When I asked Mike what animals he would sell first he immediately said the llamas, which surprised me. They are barely on my radar screen as they do not need much personal attention, but I suppose we should be considering everyone.

So, there you have it. I can't believe this is so difficult. I don't want my life to be completely consumed by farm chores when the fall semester begins, but at the same time, all of these animals feel like a part of my extended family. I knew my children would not live here forever, but the reality of them leaving never really sunk into my brain until now. I suppose I need to sell some sheep. It's not much, but it is a step in the right direction.

Friday, June 1, 2012

Turkey poults

I'm in Seattle this weekend for the Mother Earth News Fair, and yesterday when I was about halfway to the airport, my son called to say that our baby turkeys had arrived. In case you're wondering why we're buying baby turkeys, check out the last post where I mentioned that one of our turkey hens hatched ducklings, and the others don't appear to be feeling very maternal this spring.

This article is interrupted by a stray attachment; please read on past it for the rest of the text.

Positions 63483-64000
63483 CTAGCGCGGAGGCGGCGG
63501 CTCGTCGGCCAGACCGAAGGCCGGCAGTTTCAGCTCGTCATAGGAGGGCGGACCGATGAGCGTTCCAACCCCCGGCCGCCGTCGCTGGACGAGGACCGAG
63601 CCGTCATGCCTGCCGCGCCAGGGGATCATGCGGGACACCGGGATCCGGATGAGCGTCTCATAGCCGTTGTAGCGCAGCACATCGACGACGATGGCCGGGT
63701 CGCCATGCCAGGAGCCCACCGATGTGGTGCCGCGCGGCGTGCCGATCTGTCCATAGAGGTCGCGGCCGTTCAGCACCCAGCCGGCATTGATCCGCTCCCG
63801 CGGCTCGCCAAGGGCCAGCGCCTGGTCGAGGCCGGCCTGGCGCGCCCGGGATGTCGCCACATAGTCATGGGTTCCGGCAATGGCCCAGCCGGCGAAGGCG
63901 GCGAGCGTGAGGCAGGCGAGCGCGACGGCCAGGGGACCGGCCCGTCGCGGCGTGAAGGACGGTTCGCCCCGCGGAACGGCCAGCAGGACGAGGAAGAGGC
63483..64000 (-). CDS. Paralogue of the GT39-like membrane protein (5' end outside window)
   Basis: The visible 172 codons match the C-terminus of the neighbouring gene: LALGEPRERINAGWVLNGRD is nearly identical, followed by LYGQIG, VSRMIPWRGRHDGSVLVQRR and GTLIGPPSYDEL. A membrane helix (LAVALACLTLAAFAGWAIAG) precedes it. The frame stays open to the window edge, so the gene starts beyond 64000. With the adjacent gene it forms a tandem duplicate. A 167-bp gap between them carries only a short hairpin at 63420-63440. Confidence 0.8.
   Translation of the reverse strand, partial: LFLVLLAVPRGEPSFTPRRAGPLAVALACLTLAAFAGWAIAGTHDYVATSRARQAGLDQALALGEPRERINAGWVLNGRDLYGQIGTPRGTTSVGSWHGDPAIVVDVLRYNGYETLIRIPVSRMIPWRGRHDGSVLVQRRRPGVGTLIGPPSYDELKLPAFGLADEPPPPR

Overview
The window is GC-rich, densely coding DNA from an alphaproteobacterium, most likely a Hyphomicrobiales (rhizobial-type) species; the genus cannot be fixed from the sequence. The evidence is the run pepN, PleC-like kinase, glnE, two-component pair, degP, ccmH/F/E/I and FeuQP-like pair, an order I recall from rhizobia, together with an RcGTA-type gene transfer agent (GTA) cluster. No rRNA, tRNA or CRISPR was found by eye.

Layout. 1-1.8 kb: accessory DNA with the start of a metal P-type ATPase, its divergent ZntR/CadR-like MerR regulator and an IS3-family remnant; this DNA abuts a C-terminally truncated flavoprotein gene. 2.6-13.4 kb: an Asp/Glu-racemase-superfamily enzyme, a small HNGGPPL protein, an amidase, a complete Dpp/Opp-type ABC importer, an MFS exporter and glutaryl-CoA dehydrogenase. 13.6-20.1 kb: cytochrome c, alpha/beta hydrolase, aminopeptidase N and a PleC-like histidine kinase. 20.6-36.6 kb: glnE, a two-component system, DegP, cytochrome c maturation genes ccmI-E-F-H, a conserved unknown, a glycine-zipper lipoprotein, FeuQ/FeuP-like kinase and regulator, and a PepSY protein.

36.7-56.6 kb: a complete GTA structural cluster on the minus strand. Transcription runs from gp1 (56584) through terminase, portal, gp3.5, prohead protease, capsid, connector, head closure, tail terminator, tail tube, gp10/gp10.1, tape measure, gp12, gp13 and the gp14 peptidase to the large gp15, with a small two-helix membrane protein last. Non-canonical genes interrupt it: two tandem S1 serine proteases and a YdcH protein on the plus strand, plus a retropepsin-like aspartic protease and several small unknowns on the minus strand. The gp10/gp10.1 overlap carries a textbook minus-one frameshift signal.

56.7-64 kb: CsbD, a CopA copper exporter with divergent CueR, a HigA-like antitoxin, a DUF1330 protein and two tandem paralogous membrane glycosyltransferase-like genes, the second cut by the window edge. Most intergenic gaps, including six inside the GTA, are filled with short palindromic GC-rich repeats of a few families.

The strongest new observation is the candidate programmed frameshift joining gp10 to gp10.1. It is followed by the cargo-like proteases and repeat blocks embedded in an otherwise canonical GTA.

After ten years, I felt pretty sure that my son knew what needed to be done, but there was the issue of finding a box big enough to make a brooder. The whole family was brainstorming face to face and via cell phone, and we finally figured out where he could find a large box. Of course, I should have had all of this ready before I left for the airport, but I was so busy with packing and everything else that it slipped my mind. (And I also forgot to pack a hair brush for myself!)